In this case, the problem is partly that many politicians remain even more poorly informed about media technologies than they are about drug use. Abbott’s glib line that “if it goes ahead, every computer is a casino. Every smart phone is a poker game” belies the fact that Australians are already using their computers as casinos and their phone as gambling devices and that will only increase, to the benefit of foreign corporations (not to mention organised crime and money launderers). What will happen when politicians eventually work out that there are whole internet-based economies operating through gaming environments, like the virtual markets where anyone can make and lose real money in MMORPGs — worth over $2.5 billion in the US alone last year.

That’s the problem with the internet — people are always using it for things someone, somewhere powerful enough to influence politicians doesn’t approve of, and their first demand is to ban it.

That was the instinct that drove the Howard government’s original IGA. And banning might enable politicians to tell the Christian lobby and anti-gambling advocates that they’re doing all they can to address the issue, however futilely, but the policy has real-world implications — problem gamblers get less help, consumers get less protection, governments get less revenue. The very problem anti-gambling types claim they want to address is exacerbated by pretending you can regulate the internet.

13
  • 1
    zut alors
    Posted Monday, 4 June 2012 at 1:49 pm | Permalink

    …watch Australian dollars head to the US and other jurisdictions…’

    Much better that the Oz dollar heads overseas and does not contribute to our economy or taxation system. When it becomes a monetary source for our government it then has the potential to influence policy.

    An example? The poker machine farce, resistance to bets capped at $1.

  • 2
    John Bennetts
    Posted Monday, 4 June 2012 at 1:55 pm | Permalink

    What the dickens is an MMORPG?

  • 3
    twobob
    Posted Monday, 4 June 2012 at 1:56 pm | Permalink

    … this is a whole new frontier of gambling which the government is proposing to open.

    LOL - Wow, how about that Aussie government- world leaders in opening online gambling!!1OMG!1
    To believe such rot one would have to remove 3/4 of your brain through the nose and place the remaining portion in a vice to stop it exploding.

    But what is even funnier is that this fellow, who yet again proves his ignorance of the internet, is poised to be our next prime minister. The only thing dumber than abbott talking about the internet are the country Australians who think that voting for him will bring back the good old days.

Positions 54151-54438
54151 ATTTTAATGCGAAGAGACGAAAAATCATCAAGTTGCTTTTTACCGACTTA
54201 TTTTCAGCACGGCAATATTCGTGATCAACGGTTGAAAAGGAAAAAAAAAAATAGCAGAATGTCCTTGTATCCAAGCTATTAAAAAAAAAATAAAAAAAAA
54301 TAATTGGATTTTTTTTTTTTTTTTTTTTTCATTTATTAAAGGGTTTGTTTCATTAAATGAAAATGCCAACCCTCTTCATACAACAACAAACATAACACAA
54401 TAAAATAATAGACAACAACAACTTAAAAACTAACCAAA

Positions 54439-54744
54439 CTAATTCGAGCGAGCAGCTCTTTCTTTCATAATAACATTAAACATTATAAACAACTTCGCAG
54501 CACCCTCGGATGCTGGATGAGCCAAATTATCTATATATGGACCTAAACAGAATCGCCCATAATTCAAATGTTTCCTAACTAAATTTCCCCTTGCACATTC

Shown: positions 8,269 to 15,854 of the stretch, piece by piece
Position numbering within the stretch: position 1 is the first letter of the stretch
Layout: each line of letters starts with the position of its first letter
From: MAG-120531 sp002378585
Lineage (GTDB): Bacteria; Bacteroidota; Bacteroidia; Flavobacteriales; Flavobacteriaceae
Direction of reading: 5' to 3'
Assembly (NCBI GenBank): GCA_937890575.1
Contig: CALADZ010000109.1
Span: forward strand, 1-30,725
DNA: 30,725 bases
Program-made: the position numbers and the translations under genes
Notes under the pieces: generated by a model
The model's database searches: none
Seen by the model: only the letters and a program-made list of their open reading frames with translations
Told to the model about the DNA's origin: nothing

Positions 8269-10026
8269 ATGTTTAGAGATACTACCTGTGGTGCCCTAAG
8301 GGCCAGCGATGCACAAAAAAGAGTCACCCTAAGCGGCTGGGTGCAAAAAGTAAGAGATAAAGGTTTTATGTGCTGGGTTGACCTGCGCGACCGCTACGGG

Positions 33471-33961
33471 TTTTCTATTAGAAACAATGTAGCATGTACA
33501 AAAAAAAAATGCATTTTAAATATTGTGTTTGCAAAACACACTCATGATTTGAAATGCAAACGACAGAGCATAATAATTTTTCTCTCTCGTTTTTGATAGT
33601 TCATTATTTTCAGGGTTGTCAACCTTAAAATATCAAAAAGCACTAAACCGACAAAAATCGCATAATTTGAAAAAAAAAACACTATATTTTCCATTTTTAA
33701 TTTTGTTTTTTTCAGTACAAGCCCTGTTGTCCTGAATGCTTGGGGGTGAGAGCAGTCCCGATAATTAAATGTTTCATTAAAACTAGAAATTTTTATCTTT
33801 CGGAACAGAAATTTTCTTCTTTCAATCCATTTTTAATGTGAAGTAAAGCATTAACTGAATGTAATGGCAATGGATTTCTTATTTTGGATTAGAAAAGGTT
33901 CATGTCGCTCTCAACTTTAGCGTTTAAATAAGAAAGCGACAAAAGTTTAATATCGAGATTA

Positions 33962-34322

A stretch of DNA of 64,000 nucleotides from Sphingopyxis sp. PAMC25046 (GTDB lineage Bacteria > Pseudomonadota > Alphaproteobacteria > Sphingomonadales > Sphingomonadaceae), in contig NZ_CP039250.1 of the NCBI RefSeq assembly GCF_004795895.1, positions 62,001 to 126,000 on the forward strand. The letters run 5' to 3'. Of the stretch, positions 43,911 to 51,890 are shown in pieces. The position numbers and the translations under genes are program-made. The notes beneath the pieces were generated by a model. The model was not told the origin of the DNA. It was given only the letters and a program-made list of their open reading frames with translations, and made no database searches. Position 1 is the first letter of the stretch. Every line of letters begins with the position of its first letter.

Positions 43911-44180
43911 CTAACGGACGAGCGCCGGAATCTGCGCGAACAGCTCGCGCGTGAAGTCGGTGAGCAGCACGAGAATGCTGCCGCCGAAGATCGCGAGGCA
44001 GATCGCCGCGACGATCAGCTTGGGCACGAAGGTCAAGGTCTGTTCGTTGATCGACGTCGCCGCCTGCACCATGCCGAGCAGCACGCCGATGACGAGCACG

Australia - the ship of fools it seems.

  • 4
    Stevo the Working Twistie
    Posted Monday, 4 June 2012 at 2:21 pm | Permalink

    John Bennetts - MMORPG = “Massively Multi-player Online Role Playing Game” (eg: World of Warcraft). Hadn’t heard it used in a Dickens context before - you may just be onto something.

  • 5
    Posted Monday, 4 June 2012 at 2:23 pm | Permalink

    I enjoy playing online poker from time to time, as light relief from politics. There’s a great google app which enables me to play anytime I choose - and when I’ve had enough, I simply close the window. No real-life poker-playing guests, with all their prejudices and endless thirst for booze.

    But would I ever risk a cent in an online poker game? I doubt it. The goal for me is to increase my stash of e-chips - not to see if I can outsmart tycoons who control the software. The former is a bit of intellectual fun, the latter a mark of hubris and folly.

    I can’t understand why people need to play poker for money. The world poker championships - while they attract cash prizes - aren’t played with piles of banknotes. All that’s needed is chips. The key is to actually want to win (not just a single game - but the overall match). Perhaps a little education is what’s needed most?

  • 6
    Paul Bendat
    Posted Monday, 4 June 2012 at 2:35 pm | Permalink

    Those who ignore history are bound to repeat it. Keane repeats the same mistake as Queensland and Victoria did when coveting NSW poker machine revenue.

    Furthermore, liberalising does not solve the problem of poor implementation of existing regulations. Poker machine simulations are marketed to children without any restriction although adequate provisions already exist. Apps like Slotomania are amongst the highest grossing iPhone apps despite being a free download. The money is earned through in-app purchases to enhance or continue the simulated gambling.